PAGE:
08/13/2010, 12:28 AM
(This post was last modified: 08/13/2010, 02:05 AM by sheldonison.)

(08/11/2010, 04:10 PM)tommy1729 Wrote: .... finding the parametric real and im part of ' kneser ' might be as complicated or even equivalent to riemann mapping.I freely admit that my higher mathematics education has been stretched way beyond its limits. My wife thinks I should go back to school, so I can get an advanced degree and teach at a University. Anyway, all that aside. I don't have a really good background in understanding the Riemann mapping theorem, this despite having stumbled upon an algorithm to generate the Riemann mapping for tetration. I gather from reading on the internet, that the constructive Riemann mapping approaches are matrix based, and very slowly converging in the case of a singularity (which of course, is our case).

and i assume the coo prop of the parametric real and im part is equivalent to the coo prop of ' kneser ' or ' sexp '.

I would assume that except at the singularity, one could continue the function, and that the theta(z) at the real axis would have to be analytic, coo.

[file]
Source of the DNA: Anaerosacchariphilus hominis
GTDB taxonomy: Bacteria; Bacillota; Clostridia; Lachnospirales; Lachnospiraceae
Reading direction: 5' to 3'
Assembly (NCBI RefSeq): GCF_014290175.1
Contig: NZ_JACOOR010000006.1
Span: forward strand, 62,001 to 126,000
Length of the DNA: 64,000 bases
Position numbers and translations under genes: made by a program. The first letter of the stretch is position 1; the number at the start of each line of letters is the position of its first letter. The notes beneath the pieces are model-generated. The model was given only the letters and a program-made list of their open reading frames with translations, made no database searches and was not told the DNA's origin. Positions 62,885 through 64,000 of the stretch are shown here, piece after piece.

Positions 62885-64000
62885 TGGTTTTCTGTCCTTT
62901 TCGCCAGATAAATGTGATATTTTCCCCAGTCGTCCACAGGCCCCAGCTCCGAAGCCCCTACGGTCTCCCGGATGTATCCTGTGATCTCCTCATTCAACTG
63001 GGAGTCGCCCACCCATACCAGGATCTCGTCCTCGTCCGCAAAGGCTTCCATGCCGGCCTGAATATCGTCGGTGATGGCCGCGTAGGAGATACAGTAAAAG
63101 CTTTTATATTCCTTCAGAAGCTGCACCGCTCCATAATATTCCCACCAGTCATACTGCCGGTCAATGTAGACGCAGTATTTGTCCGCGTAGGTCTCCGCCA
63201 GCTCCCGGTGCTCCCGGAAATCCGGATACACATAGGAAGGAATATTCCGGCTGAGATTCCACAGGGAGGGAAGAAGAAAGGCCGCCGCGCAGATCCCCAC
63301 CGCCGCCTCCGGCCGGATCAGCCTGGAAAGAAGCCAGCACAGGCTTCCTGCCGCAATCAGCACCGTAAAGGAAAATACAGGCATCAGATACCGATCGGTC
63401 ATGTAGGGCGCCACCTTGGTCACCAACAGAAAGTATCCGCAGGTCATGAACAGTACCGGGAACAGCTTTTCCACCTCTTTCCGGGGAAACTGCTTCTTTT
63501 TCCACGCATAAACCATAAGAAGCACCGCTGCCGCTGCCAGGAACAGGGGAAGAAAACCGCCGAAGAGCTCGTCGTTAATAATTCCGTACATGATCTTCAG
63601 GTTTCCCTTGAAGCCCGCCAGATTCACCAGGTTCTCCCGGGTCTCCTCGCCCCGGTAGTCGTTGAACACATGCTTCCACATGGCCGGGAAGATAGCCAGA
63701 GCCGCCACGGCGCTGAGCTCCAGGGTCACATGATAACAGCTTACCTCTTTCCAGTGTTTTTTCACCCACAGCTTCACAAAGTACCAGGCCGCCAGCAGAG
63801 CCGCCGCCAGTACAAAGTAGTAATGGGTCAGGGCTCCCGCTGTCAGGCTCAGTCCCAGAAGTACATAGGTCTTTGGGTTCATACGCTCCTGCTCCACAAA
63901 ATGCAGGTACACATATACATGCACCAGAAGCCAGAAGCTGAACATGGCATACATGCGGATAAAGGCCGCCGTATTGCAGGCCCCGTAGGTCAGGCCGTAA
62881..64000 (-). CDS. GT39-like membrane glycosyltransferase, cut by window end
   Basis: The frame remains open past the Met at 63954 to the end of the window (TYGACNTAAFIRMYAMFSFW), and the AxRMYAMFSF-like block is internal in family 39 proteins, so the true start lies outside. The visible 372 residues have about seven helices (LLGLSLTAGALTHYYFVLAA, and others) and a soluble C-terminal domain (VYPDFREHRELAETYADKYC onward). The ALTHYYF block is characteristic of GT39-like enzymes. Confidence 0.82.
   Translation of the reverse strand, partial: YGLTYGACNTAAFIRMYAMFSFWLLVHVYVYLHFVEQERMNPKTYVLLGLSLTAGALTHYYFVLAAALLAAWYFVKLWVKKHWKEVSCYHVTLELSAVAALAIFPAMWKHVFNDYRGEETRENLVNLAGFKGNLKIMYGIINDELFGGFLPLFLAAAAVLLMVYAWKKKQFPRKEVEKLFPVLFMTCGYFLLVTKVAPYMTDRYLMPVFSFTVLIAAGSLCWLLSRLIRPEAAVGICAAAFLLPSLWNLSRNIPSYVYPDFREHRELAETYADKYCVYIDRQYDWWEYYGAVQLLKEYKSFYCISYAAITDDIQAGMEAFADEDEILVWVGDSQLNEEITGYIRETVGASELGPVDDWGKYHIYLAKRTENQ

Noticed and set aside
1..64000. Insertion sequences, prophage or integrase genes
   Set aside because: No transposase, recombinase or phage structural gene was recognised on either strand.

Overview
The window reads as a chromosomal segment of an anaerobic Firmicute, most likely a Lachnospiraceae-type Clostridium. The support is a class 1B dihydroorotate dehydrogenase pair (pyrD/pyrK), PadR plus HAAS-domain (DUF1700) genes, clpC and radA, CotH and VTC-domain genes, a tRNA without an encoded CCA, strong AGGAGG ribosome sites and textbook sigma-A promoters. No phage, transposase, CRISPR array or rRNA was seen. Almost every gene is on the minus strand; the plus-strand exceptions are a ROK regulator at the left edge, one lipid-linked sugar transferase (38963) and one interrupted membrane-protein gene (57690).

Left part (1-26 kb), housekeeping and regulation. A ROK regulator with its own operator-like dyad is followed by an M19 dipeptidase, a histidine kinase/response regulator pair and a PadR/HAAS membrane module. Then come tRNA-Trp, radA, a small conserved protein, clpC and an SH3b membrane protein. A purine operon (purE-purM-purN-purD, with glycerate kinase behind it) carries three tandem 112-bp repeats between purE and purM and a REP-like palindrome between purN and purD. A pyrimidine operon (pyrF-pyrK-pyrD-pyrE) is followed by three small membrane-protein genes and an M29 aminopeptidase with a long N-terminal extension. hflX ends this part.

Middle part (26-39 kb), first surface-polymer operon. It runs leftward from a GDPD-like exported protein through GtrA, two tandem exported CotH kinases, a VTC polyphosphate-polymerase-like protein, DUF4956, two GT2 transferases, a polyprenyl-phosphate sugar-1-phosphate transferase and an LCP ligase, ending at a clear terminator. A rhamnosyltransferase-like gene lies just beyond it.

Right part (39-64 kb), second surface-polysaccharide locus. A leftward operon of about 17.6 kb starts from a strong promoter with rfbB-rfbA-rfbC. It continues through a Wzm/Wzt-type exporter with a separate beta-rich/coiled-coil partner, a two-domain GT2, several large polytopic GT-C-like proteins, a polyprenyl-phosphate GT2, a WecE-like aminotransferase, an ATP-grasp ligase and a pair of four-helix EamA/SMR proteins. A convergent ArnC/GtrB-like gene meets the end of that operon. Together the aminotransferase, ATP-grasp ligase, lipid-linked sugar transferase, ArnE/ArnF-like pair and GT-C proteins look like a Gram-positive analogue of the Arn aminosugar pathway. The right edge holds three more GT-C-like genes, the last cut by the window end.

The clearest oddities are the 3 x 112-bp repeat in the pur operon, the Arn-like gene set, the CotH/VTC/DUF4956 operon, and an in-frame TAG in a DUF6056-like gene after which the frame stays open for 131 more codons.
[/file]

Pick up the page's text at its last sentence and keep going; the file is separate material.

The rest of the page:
By the way, thanks for your comments Tommy!

Quote:....I'm not sure if by Kneser curve you mean sexp(z), which does have one inflection point somewhere near -0.5.

but im not finished...

about that wave again

because of kneser(z+1) = exp(kneser(z))

it is clear that the kneser curve has period 1.

kneser(0) = 0 and kneser(1) = 1.

if we draw a straith line trough them , then i assume the curve must be above or below the line and never cross it.

is that true ?

regards

tommy1729

If you're talking about the theta(z) function, it has a really really bad singularity. As z superexponentially approaches the singularity at integer values, the behavior gets worst and worst, than the plots I posted along with the equations. The imag(z) oscillates, going up and down, and the real(z), which looks like it might converge to a value, instead super-logarithmically oscillates, growing to +real infinity, while oscillating in the imag(z)! I'll plot an updated post some time, along with some comments.

- Sheldon